Stereotypes are really not good, since they cause us to make assumptions about people from other countries before we've gotten to know them. When I taught English as a Second Language, I used to do a lot of part-time work, going to people's homes to teach their kids once a week, and I was able to come into contact with a lot of people this way. One family I taught seemed to be a pretty average Japanese family on the surface: bustling mother overly concerned about her kids' education; bright daughter; younger son who loved Pokemon and "UFO Catcher" (crane game) machines; and a salaryman father who often worked late. The father surprised me one day by showing me pictures of his journey from Vladivostok to Moscow on the Siberian Railroad, which had been a lifelong dream of his, and I was immediately sorry I'd assumed he was such an average Joe who lives only for his company. The leader of my daughter's Girl Scout troop is another such person. At first glance, she's an average middle-aged Japanese woman, worrying over how to make her daughter study more and tending a small dairy farm. Turns out, she's also a published author of children's books, and quite well known in her field, which I never suspected, looking at her. I wonder if the Japanese I meet here have stereotyped ideas about what I'm like before they get to know me? They're only human, so I'm sure they do.
Japan continues its love affair with kaigai dorama, or "overseas dramas," with shows like Prison Break, Lost and of course '24' scoring big with viewers here. U.S. networks like Fox have built a very successful business for themselves, offering TV series in DVD rental stores for 300 yen per disc, then showing them on late-night television when the next season approaches to pick up more viewers. I'm bowled over with how innovative the American companies are at marketing these shows to viewers. For example, subscribers to the Japanese version of Newsweek got a free DVD loaded with the first episodes of several different series, and as a result my wife and I are now hooked on The Dead Zone. Even older series are popular right now, and NHK is broadcasting many classics in the wee hours of the morning. It's funny to see what shows are defined as a "drama" to the Japanese -- the list includes some old shows that were big here like Combat, "Mystery Zone" (The Twilight Zone) and The Fugitive, but also some shows that aren't very dramatic, like Bewitched and "Special Bastard Squad A-Team."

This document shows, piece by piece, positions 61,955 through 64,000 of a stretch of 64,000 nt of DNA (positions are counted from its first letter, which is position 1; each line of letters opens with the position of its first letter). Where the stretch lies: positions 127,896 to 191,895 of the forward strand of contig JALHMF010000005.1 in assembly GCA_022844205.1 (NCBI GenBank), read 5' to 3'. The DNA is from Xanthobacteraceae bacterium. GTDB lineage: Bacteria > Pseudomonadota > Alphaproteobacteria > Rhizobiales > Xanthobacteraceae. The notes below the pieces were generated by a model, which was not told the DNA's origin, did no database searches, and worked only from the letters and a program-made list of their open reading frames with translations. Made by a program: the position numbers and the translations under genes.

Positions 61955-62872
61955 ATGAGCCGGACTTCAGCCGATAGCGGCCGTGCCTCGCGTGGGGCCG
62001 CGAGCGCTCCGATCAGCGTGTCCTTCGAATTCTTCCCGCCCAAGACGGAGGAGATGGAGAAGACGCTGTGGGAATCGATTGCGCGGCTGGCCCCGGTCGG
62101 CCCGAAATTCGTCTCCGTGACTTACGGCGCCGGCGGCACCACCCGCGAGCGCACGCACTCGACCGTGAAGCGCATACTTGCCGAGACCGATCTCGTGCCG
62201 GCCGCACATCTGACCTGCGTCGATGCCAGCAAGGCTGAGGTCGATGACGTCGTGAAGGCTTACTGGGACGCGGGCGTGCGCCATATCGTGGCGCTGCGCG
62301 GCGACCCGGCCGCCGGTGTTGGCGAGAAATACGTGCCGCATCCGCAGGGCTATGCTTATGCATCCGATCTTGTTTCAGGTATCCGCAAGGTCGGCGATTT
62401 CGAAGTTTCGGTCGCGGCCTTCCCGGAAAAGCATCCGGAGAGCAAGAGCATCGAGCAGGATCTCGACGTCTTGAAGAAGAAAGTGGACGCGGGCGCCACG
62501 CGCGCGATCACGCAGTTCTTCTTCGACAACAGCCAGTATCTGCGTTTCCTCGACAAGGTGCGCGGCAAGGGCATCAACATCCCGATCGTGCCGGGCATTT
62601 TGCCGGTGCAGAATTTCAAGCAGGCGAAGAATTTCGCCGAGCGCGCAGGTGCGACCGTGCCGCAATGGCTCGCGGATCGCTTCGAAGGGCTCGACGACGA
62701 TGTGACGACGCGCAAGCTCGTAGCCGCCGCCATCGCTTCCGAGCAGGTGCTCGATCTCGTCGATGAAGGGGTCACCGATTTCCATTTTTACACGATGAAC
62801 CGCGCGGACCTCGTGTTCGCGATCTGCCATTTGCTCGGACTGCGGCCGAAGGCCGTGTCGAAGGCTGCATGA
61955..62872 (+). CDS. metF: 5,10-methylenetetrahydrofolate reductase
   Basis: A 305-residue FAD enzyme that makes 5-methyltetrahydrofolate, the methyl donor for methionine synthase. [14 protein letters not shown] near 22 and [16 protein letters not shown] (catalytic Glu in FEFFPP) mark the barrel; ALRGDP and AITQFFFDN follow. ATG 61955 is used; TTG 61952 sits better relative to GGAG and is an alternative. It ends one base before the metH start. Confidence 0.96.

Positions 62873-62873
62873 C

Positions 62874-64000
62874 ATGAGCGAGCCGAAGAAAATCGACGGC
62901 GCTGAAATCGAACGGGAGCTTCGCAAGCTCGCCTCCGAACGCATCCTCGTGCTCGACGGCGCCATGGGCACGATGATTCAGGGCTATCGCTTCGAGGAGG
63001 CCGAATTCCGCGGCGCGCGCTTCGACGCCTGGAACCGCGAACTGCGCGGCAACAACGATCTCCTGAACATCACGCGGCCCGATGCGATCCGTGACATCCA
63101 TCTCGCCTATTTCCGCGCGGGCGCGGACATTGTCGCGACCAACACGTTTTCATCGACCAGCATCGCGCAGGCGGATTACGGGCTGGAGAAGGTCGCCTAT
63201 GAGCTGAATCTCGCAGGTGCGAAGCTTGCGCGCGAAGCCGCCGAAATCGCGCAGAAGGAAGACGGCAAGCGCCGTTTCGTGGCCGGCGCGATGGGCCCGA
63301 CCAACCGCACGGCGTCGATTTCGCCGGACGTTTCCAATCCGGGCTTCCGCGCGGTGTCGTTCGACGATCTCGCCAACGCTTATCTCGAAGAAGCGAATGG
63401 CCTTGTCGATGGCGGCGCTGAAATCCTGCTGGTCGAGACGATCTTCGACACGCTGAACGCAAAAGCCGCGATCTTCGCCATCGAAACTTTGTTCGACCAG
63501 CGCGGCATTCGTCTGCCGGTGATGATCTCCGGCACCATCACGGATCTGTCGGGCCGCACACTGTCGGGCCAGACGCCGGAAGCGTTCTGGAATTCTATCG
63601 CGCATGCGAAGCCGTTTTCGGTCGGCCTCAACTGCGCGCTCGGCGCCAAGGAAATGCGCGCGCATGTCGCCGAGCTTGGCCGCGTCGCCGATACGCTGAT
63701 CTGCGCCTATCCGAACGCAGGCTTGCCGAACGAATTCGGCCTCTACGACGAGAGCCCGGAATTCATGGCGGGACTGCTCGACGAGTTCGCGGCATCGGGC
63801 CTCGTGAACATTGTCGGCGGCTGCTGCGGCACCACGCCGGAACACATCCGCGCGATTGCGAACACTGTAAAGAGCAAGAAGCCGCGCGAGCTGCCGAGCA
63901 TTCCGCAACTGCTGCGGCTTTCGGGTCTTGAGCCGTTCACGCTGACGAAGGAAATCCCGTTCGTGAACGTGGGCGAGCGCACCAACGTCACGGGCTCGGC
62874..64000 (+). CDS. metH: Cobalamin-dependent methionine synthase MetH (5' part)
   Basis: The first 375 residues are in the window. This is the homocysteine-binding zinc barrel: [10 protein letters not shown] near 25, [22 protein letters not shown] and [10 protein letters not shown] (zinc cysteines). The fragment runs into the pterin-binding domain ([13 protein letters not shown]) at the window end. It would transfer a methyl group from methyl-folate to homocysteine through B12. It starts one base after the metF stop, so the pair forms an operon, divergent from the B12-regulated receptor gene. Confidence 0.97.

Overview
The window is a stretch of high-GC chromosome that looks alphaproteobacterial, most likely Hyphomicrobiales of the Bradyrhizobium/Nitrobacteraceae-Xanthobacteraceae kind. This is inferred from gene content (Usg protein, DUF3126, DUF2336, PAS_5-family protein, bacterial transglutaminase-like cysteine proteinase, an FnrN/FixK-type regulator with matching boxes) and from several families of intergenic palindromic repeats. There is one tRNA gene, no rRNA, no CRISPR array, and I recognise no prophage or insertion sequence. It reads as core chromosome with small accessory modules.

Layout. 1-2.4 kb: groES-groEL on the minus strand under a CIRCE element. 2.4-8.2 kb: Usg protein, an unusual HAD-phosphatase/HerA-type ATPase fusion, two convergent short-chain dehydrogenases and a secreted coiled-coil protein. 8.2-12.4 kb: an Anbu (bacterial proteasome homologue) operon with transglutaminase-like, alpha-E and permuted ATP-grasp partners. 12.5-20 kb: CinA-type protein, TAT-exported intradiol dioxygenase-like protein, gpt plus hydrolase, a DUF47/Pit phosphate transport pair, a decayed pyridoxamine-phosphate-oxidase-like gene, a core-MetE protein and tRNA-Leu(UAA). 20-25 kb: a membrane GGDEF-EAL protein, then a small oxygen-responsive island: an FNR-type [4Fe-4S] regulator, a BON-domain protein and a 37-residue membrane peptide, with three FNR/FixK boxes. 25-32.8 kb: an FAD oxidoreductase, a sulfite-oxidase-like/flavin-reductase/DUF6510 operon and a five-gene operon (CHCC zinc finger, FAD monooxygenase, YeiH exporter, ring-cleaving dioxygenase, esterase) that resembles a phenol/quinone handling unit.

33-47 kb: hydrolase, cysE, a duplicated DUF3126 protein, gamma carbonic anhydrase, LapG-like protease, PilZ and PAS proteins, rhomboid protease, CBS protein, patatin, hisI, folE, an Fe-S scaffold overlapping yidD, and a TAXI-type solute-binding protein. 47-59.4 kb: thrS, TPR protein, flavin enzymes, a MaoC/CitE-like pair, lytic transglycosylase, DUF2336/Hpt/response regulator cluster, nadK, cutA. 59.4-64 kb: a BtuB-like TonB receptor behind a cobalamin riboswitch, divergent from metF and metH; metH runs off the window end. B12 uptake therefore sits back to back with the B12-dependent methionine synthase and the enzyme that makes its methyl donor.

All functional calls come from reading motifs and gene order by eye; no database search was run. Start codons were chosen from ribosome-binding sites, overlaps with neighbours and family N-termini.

If you've found your appetite increasing of late, it might be what the Japanese call shoku-yoku no aki, meaning "Autumn, the season of healthy appetites," named for the natural tendency for people to get hungrier at this time of year. For those who fall into that category, J-List brings you hundreds of delicious treats direct from Japan, including both well-known snacks as well as items you never knew existed. We've a great announcement for hungry customers, too: the return of Pocky to our site! Every summer we are forced to remove chocolate products from our website due to the heat and humidity which turns our Pocky into so much Melty Kiss, but now that things are cooling off, we're happy to announce our the beginning of our Fall 2006 Pocky lineup! In addition to the original classic and Men's Pocky, we've added the deluxe new Cookie Crush and Almond Crush Pocky, which come in deluxe packages with a whopping 7 packs of Pocky (so you can eat them one at a time without the others going stale).